“My blood is Greek and this no-one can change.” Maria Callas.
2017 is shaping up as the year of Maria Callas.
September 16 marks the 40th anniversary of the magnificent Greek-American opera diva’s death at the age of 53. Already, the tributes have begun.
A high-profile exhibition called “Private Callas”, featuring some of Callas’ captivating costumes and personal keepsakes, has just closed in Milan. There’s also a Hollywood biopic scheduled for release later this year. (Read about it HERE)
Meanwhile, Athens, too, will take a leading role in immortalising the most famous Greek woman of modern times.
An unmissable Callas tribute debuts on May 10, as the Theocharakis Foundation presents more than two hundred of Callas’ personal belongings. The dazzling exhibition will feature theater costumes from some of her most unforgettable roles, dresses, furniture, jewelry, handwritten letters, letters by relatives, friends and artists … all creating a narrative that records the life of the tragic and lyrical icon with the celestial voice who went on to become one of the great divas of her time.
In addition, exciting plans are underway to open a permanent museum to “La Divina” in Athens, to preserve her myth and her musical legacy – as well as creating a dynamic new tourist attraction for the capital. Scheduled to open sometime in 2018, the Maria Callas Museum (MCM) will be one of the few permanent museums worldwide, and will be housed in a four-storey historic building of 1000sqm in downtown Athens (Mitropoleos St). Both the building and the collection belong to the municipality of Athens.
Visitors will be able to immerse in some of Callas’ most celebrated roles in four theatrical soundscapes; explore her fascinating life and career through digital exhibits, interviews and costume displays; and acquire quality books and recordings.
There will also be a La Divina expresso and wine bar (to stay open outside museum hours) and a temporary exhibitions hall, available for use for small concerts, masterclasses and private dinner galas.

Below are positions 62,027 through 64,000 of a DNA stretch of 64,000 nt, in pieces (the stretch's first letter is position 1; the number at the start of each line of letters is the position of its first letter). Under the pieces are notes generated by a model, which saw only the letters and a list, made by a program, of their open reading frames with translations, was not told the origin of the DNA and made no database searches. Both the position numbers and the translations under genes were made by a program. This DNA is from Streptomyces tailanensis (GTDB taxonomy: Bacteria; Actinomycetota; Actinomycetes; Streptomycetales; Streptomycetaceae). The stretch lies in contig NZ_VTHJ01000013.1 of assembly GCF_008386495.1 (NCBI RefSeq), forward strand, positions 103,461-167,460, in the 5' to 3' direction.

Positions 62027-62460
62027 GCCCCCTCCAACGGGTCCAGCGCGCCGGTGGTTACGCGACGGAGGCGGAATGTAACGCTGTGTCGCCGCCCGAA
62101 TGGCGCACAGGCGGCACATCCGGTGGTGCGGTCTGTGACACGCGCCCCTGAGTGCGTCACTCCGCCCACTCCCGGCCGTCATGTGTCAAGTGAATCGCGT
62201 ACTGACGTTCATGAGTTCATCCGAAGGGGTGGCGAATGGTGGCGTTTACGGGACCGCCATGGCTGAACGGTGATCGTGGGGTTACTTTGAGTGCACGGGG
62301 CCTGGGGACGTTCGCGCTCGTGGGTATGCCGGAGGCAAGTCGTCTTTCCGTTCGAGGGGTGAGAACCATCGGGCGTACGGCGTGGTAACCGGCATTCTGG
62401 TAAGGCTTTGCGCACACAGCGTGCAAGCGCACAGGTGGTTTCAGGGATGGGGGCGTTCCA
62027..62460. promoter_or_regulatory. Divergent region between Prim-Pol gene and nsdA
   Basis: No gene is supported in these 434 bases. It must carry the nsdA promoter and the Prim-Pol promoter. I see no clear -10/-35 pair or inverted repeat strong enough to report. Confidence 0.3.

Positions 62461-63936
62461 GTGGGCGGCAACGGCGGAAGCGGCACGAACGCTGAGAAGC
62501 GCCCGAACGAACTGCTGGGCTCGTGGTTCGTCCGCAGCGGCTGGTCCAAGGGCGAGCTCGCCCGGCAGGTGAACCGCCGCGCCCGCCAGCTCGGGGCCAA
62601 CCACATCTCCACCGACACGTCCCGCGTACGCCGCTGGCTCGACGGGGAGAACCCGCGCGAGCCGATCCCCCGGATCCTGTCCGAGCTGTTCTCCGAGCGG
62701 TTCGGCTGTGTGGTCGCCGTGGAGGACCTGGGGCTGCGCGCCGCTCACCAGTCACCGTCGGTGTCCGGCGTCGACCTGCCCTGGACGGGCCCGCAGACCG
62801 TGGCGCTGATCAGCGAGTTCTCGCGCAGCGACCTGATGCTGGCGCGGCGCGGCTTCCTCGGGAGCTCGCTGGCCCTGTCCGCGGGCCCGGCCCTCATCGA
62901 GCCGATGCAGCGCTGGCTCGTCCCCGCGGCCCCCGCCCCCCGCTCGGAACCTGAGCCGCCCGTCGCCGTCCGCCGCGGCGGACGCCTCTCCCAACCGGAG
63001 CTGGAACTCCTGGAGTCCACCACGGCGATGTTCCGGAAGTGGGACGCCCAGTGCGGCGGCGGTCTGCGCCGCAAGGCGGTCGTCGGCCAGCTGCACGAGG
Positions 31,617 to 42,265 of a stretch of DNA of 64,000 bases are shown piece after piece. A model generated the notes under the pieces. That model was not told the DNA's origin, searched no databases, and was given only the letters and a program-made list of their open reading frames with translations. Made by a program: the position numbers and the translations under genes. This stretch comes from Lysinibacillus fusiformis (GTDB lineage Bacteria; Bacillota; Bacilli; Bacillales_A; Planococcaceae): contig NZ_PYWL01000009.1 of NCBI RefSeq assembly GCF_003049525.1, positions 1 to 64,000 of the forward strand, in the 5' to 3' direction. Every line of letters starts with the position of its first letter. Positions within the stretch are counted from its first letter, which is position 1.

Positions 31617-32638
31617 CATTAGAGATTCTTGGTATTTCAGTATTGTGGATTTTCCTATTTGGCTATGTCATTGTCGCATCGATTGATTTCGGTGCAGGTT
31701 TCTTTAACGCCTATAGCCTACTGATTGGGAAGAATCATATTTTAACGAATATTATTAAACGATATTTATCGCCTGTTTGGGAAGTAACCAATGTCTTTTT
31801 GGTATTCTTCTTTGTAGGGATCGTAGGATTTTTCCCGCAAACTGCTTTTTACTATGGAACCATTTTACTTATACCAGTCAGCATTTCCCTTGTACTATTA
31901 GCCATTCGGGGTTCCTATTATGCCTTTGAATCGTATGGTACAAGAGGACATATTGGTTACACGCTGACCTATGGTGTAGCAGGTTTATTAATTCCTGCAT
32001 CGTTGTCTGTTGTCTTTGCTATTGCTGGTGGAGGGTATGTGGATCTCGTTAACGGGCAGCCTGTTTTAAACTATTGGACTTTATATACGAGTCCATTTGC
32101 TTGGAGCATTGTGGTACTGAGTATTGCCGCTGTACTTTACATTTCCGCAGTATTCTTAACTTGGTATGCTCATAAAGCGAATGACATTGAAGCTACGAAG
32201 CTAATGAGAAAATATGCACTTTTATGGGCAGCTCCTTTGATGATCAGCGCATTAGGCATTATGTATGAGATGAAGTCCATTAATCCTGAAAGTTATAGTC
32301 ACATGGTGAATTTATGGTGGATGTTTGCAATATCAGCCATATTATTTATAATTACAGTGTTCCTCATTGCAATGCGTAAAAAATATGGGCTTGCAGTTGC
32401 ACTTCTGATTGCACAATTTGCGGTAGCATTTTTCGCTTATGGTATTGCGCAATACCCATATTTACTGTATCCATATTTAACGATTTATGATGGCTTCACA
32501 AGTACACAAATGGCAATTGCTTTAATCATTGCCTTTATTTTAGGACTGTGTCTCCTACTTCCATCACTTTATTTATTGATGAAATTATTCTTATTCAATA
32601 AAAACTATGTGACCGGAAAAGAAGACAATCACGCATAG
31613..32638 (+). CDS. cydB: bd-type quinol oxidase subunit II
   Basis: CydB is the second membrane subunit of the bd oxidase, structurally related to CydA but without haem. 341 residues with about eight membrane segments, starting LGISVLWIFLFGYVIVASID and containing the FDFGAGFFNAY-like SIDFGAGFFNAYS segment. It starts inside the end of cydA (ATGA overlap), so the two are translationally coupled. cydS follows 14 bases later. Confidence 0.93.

Born, Cecilia Sophia Anna Maria Kalogeropoulos in New York City on December 2, 1923, “La Divina” helped to redefine opera in the 20th century in such signature roles as Tosca, Norma and La Traviata, (while her 1951 Aida in Mexico where she hit the top E-flat is still hailed as one of the greatest operatic moments of all time).
But much of our enduring fascination with Maria Callas has to do with the fact that her dramatic personal life mirrored the operatic heroines she portrayed on stage.
There was her notoriously fractious relationship with her mother; the indefatigable ambition; the legendary rivalry with Italian soprano Renata Tebaldi. And of course, her stormy decade-long affair with Aristotle Onassis. Callas embarked on a highly-documented romance with Onassis in 1957, while still married to Giovanni Battista Meneghini. The shipping tycoon abandoned her for Jacqueline Kennedy in 1968, after which a heart-broken Callas fell into an extended professional and personal decline, from which she never truly recovered.
‘First I lost my voice, then I lost my figure, and then I lost Onassis,’ she once memorably said.
Maria Callas runs May 11 until September 30, at B & M THEOCHARAKIS FOUNDATION, Vasillissis Sofias 9 & Merlin 1, tel: 210.361.1206, www.thf.gr
Insider Weekly, March 29, 2017.